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The Mali mission is one of the UN's biggest peacekeeping operations and also one of its most dangerous / © AFP/File
Two UN peacekeepers were killed and one wounded on Friday after an improvised bomb exploded in central Mali, a spokesman for the MINUSMA mission tweeted.
They were just the latest deaths in the centre of the country, which has since 2012 been wracked by a deadly jihadist insurgency.
In a separate incident, six civilians were killed when a cart hit another explosive device a day earlier, a military official and two councillors said.
The soldiers were part of the Egyptian contingent of the UN peacekeeping mission, a security official said.
“The head of MINUSMA condemned the attack,” mission spokesman Olivier Salgado said on social media. He said two blue helmets were killed and one wounded, correcting an earlier toll.
Salgado said the incident took place near the town of Douentza, on the road to Timbuktu.
The UN Security Council said it “condemned in the strongest terms the attack perpetrated against MINUSMA”.
In a statement, the Security Council also urged the Malian authorities “to swiftly investigate the attack against peacekeepers and bring the perpetrators to justice”.
They were the second and third UN peacekeepers to be killed in three days.
On Wednesday, a Jordanian blue helmet was killed in an attack on his convoy in Kidal, in northern Mali.
“A hard, hard week for us. We cannot say enough about the difficulty of our task and the extreme dedication of our peacekeepers,” tweeted MINUSMA chief El-Ghassim Wane.
With 13,000 members, MINUSMA — the United Nations Multidimensional Integrated Stabilization Mission in Mali — is one of the UN’s biggest peacekeeping operations, and one of its most dangerous.
It says 174 troops have died from hostile acts since its creation in 2013.
“This is the sixth incident in which a UN peacekeeping convoy was hit since May 22,” UN spokesman Stephane Dujarric said in New York, condemning the latest attack.
But, despite the difficulties, the UN peacekeepers continue their work in accordance with their Security Council mandate, he added, citing MINUSMA’s involvement in the recent restoration of two bridges destroyed in the same region.
Improvised explosive devices are a weapon of choice for jihadists attacking MINUSMA and Malian forces. They also kill many civilians.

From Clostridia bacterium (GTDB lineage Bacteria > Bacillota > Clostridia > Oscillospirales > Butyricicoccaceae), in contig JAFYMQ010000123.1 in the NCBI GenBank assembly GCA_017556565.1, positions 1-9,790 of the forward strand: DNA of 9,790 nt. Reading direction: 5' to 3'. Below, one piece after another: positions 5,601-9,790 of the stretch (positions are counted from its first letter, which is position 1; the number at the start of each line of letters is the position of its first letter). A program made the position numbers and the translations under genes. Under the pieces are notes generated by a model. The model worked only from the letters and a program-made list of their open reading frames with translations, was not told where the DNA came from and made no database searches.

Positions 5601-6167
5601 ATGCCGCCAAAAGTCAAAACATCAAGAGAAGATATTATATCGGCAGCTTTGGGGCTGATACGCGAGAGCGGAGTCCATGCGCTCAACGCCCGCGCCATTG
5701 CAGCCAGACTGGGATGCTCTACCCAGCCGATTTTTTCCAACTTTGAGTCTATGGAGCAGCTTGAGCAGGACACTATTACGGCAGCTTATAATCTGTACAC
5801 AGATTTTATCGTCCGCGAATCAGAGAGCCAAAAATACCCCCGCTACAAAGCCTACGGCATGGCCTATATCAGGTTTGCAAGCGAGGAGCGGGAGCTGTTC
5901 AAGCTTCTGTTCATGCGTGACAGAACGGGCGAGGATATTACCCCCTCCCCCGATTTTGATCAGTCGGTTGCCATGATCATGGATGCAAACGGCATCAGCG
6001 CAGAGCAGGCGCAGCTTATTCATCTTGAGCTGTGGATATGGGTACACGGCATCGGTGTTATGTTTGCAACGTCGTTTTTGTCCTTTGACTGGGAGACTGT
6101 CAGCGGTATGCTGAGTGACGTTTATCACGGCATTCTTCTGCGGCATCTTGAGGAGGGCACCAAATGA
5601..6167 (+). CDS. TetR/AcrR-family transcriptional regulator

In Thursday’s incident, a cart returning from market hit a small bomb near Waya, killing five civilians and gravely wounding a sixth who died on Friday, the military official and councillors said, speaking on condition of anonymity for fear of jihadist retaliation.
– Hotbed of violence –
On Friday, the Egyptian peacekeepers were in an escort of a dozen UN vehicles accompanying a convoy of civilian trucks carrying fuel, Salgado said.
Such convoys can stretch for miles.
A mine exploded as the convoy passed, Salgado said. Mines can be detonated on contact or remotely.
Central Mali is a hotbed of violence and jihadist activity that has spread from the north to the centre of the country, and on to neighbouring Burkina Faso and Niger.
Thousands of civilians and combatants have died and hundreds of thousands have been displaced.
Two reports published this week — one from UN Secretary-General Antonio Guterres and another from the human rights division of MINUSMA — expressed alarm at the intensification of the violence in central Mali.
Meanwhile, a Mali-based coalition of Al-Qaeda-aligned militants claimed responsibility for an attack in Togo last month, the SITE Intelligence monitoring group said Friday.
The Jama’at Nasr al-Islam wal Muslimin (JNIM) has been threatening northern parts of coastal Benin, Ivory Coast, Ghana and Togo.
Togo’s government had confirmed a “terrorist attack” on May 11 in the northern town of Kpekankandi, near the border with Burkina Faso, where the insurgents are also present.
Officials said eight Togolese soldiers were killed and 13 wounded.

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